The Murder of Crows is an atmospheric alternative band from Duluth, MN. The duo consists of guitarist / vocalist Alan Sparhawk (Low, Retribution Gospel Choir, & The Black Eyed Snakes) and violinist/vocalist Gaelynn Lea (Snöbarn).
The Murder of Crows was formed when Sparhawk and Lea did a live soundtrack to a Lon Chaney film screening in October 2011. Although at first it seemed an unlikely pairing – with Alan’s long history in the indie rock world and Gaelynn’s classical/folk background – their divergent musical styles created a complementary sound which was really quite lovely. What’s more, it turns out they enjoyed playing together, so the Murder was born.
At its core, The Murder of Crows is built around slow, winding, hypnotic instrumentals that hopefully create a kind of mental journey. Sparhawk utilizes looping pedals and other musical gadgets to produce layered waves of sound. Their music has been described as meditative, haunting, intense, and beautifully sorrowful.
The band prefers to think of it as ideal bird-watching music.
On June 1st, 2012, The Murder of Crows released its first-ever recording, a 7-track EP Imperfecta. It consists of two of Gaelynn Lea’s original songs and five instrumentals. They recorded it by the big picture window in Lea’s living room (where they always rehearse), inspired by the menagerie of neighborhood birds outside.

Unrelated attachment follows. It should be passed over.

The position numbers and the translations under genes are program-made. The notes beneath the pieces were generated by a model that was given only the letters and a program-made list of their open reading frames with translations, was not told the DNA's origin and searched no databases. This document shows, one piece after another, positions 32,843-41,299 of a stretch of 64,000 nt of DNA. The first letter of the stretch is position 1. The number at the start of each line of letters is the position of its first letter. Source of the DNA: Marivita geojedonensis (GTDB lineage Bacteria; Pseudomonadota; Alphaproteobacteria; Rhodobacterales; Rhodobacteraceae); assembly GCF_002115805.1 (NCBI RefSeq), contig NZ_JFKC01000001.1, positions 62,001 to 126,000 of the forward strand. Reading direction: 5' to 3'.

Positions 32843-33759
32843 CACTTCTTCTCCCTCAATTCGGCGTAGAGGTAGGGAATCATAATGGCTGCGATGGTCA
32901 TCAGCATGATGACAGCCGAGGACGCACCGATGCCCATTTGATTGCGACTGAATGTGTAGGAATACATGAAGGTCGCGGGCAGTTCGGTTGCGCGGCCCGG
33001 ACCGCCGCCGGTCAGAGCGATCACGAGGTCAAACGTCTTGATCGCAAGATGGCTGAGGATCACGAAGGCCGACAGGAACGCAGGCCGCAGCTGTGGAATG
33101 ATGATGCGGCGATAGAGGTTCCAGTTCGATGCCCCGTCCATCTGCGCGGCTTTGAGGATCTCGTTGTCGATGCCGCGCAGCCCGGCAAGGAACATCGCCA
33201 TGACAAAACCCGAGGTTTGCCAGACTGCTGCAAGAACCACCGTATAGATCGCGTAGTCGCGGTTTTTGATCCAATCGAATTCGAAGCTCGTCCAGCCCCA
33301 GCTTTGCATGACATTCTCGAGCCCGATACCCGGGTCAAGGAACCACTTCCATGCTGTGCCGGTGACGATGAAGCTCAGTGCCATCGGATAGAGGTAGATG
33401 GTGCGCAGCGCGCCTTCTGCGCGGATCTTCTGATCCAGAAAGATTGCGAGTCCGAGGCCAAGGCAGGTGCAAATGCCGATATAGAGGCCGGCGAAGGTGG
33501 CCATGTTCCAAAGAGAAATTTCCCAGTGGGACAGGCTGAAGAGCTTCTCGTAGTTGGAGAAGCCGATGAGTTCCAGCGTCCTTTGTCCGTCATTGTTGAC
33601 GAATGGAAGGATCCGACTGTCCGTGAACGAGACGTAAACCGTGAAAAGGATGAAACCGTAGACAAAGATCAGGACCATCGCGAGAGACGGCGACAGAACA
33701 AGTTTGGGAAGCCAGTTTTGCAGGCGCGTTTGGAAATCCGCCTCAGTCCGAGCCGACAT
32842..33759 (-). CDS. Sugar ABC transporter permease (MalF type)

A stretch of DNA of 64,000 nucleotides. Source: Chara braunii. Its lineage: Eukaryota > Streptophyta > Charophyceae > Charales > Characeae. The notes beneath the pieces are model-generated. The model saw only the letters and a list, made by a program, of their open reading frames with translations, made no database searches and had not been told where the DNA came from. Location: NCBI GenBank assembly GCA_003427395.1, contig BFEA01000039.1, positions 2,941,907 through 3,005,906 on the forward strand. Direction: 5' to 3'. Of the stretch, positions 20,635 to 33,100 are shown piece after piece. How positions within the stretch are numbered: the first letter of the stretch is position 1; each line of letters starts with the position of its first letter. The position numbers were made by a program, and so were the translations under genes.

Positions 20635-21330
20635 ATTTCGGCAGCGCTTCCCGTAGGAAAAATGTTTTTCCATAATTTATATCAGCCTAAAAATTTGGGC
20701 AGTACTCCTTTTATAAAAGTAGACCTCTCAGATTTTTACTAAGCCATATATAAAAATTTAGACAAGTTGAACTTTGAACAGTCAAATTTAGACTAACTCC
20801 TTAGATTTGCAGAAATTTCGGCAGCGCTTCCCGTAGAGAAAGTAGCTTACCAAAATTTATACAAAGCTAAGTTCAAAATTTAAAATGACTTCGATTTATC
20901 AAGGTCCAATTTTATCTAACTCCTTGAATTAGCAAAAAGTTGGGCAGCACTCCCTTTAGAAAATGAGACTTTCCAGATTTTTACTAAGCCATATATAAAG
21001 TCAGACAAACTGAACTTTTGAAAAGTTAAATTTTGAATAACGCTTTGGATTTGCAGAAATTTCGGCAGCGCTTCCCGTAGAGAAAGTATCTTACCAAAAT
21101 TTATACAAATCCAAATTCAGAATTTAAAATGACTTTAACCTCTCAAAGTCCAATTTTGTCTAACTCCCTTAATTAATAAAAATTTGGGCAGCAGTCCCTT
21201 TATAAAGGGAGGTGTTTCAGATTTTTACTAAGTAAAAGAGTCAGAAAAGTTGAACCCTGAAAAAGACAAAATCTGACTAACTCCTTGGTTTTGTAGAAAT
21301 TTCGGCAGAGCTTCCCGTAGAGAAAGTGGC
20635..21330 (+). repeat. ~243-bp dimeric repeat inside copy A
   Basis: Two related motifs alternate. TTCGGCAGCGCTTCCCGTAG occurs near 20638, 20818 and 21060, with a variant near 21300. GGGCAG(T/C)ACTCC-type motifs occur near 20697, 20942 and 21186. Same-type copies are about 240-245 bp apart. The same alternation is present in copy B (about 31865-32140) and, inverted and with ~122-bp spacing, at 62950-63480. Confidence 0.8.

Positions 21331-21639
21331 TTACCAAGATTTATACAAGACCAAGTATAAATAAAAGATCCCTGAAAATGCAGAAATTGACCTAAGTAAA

The EP name, Imperfecta, has two meanings. It alludes to Lea’s disability, Osteogenesis Imperfecta (which means Brittle Bones). Although Gaelynn’s music is not intended to be “about” disability, it has still shaped her life in undeniable ways. Imperfecta also acknowledges the fact that, indeed, no one is perfect. Really we’re all just trying to make something beautiful out of our lives, despite our flaws and our often less-than-ideal circumstances.
Live sets by The Murder of Crows have evolved into a unique blend of instrumentals and vocal songs. They have added in a number of Gaelynn Lea’s originals, some choice covers (from bands like Neutral Milk Hotel, Peter Tosh, Nirvana, and of course, Low), and a wider, more dynamic range of instrumental pieces. Their banter between songs is of note: reticent, deadpan stoicism meets chatty, bubbly enthusiasm. It’s an odd combination that provides a breath between their sobering and often emotional pieces. Maybe it’s the contrast that’s refreshing. Or perhaps it’s because the duo’s endearing friendship shines through their idiosyncratic dialogue. Nevertheless, somehow it works.
1. Paul, We're Sorry to Wake You Like This
2. Down by the Lake
3. Bird Song
4. Let It Go
5. When We Were Young
6. Mid-Day Waltz
7. The Waves